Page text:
The poll is here; my (slightly-edited) responses are below. It took heroic self-restraint, but I tried to answer with straightforward statements of what I actually think, rather than ironic humor.
1. Do you think P=NP or not? You may give other answers as well.
I think P≠NP (on more-or-less the same grounds that I think I won’t be devoured tomorrow by a 500-foot-tall salsa-dancing marmoset from Venus, despite my lack of proof in both cases).
2. When do you think it will be resolved?
In his recent book The Beginning of Infinity, David Deutsch argues that we can’t even make decent probabilistic predictions about a future event, to whatever extent that event depends on new knowledge being created. I agree with him on this: a proof of P≠NP, like other major mathematical advances, would depend almost entirely on new knowledge, and because of that, my uncertainty applies not only to the approximate number of years but to the approximate log of that number: decades, centuries, millennia, who knows? Maybe the question should be rephrased: “will humans manage to prove P≠NP before they either kill themselves out or are transcended by superintelligent cyborgs? And if the latter, will the cyborgs be able to prove P≠NP?”
3. What kinds of techniques do you think will be used?
Obviously I don’t know—but if we look at the techniques used in (say) Ryan Williams’ recent result, and then remember that that proof only separates NEXP from ACC0, we can get a weak hint about the scale of the techniques that would be needed for problems like P vs. NP. Right now, Mulmuley’s GCT is the only approach out there that even tries to grapple with the biggest barrier we know, beyond even relativization, natural proofs, and algebrization: the barrier that many nontrivial problems (including matching and linear programming) are in P! That’s not to say Mulmuley’s specific program will succeed: indeed, I suspect that the right chain of reasoning might diverge from Mulmuley’s at an earlier rather than later point. But even for the seemingly-easier permanent versus determinant problem, I fear Mulmuley is basically right that the key insights lie in yellow books yet to be written.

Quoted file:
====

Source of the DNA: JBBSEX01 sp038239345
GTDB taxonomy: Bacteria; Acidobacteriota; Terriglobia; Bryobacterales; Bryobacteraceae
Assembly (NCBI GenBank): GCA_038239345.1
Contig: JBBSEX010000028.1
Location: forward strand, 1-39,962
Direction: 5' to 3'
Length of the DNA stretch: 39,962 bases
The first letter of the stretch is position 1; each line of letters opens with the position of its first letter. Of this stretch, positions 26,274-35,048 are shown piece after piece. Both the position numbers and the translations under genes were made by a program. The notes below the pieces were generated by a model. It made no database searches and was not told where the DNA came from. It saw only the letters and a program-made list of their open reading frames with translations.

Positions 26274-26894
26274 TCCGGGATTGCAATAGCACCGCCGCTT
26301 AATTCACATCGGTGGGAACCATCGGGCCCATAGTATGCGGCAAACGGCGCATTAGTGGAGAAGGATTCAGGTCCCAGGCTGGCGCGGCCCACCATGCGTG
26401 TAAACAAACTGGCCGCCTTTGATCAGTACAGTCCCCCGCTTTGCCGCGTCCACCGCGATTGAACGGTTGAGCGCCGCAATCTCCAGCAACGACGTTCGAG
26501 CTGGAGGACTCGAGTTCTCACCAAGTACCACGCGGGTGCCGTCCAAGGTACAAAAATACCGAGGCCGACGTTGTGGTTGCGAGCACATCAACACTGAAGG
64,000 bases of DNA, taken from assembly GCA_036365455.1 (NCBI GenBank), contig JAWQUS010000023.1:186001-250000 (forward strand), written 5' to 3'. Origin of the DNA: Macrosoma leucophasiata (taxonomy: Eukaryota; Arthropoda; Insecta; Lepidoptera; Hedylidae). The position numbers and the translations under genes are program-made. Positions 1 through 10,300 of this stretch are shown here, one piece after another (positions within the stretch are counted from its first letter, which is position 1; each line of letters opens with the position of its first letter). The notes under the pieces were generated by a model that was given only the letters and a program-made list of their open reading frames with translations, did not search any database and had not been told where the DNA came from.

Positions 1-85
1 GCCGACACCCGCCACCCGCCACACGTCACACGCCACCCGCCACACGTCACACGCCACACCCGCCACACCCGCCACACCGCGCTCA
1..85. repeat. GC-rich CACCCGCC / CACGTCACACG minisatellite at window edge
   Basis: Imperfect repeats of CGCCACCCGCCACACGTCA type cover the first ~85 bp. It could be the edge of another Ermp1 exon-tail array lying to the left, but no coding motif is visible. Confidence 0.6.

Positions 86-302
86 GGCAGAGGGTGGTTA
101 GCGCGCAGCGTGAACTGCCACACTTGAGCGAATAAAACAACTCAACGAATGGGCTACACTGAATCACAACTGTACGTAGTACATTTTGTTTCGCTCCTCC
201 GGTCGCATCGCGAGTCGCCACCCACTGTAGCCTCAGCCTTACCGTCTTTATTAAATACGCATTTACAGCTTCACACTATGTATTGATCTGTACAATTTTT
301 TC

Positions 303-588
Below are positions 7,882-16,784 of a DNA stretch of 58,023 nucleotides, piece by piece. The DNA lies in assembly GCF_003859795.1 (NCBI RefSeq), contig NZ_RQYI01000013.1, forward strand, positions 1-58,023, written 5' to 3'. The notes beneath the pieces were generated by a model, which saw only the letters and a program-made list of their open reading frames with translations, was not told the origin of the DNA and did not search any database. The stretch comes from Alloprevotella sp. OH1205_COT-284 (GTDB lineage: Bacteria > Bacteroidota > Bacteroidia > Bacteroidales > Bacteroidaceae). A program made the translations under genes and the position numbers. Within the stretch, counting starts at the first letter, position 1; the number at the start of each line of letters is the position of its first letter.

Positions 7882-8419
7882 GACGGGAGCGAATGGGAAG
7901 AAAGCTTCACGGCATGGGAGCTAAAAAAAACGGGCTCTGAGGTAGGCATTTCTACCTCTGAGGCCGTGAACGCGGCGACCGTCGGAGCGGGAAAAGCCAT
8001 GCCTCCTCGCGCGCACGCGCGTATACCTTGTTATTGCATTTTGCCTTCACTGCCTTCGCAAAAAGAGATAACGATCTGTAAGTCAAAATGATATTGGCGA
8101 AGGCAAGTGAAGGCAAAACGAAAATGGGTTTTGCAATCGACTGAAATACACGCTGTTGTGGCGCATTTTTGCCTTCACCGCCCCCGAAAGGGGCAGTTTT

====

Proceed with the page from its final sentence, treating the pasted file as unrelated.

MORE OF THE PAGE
4. Will the problem still be relevant given advances in algorithms and in SAT Solvers?
Yes, in the same way the Second Law of Thermodynamics is still relevant given advances in hybrid cars.
5. Feel free to comment on anything else: Graph Isomorphism, Factoring, Derandomization, Quantum computers, and/or your own favorite problem.
Graph Isomorphism: Probably in P.
Factoring: Probably hard for classical computers, but unlike with NP-complete problems, if it isn’t then we’re still living on Earth.
Derandomization: I think P=BPP (with essentially the same strength of conviction as P≠NP), and likewise L=RL, etc.
Quantum computing: I think BPP≠BQP (though not with the same strength of conviction as P≠NP), and also predict that no bizarre changes to quantum mechanics will be discovered of the sort needed to make scalable quantum computing impossible.
For those who are still reading, as a special bonus I present my answers to the large and interesting questions asked by a commenter on my last post named Mike S.
One thing I’ve heard before about NP(-hard) problems is that often certain instances are much harder than others. What are your feelings on the physical practicality of a computer that solves only most cases of NP(-hard) problems quickly? Also, is determining the ‘difficulty’ of particular instances of NP-complete problems NP(-hard)?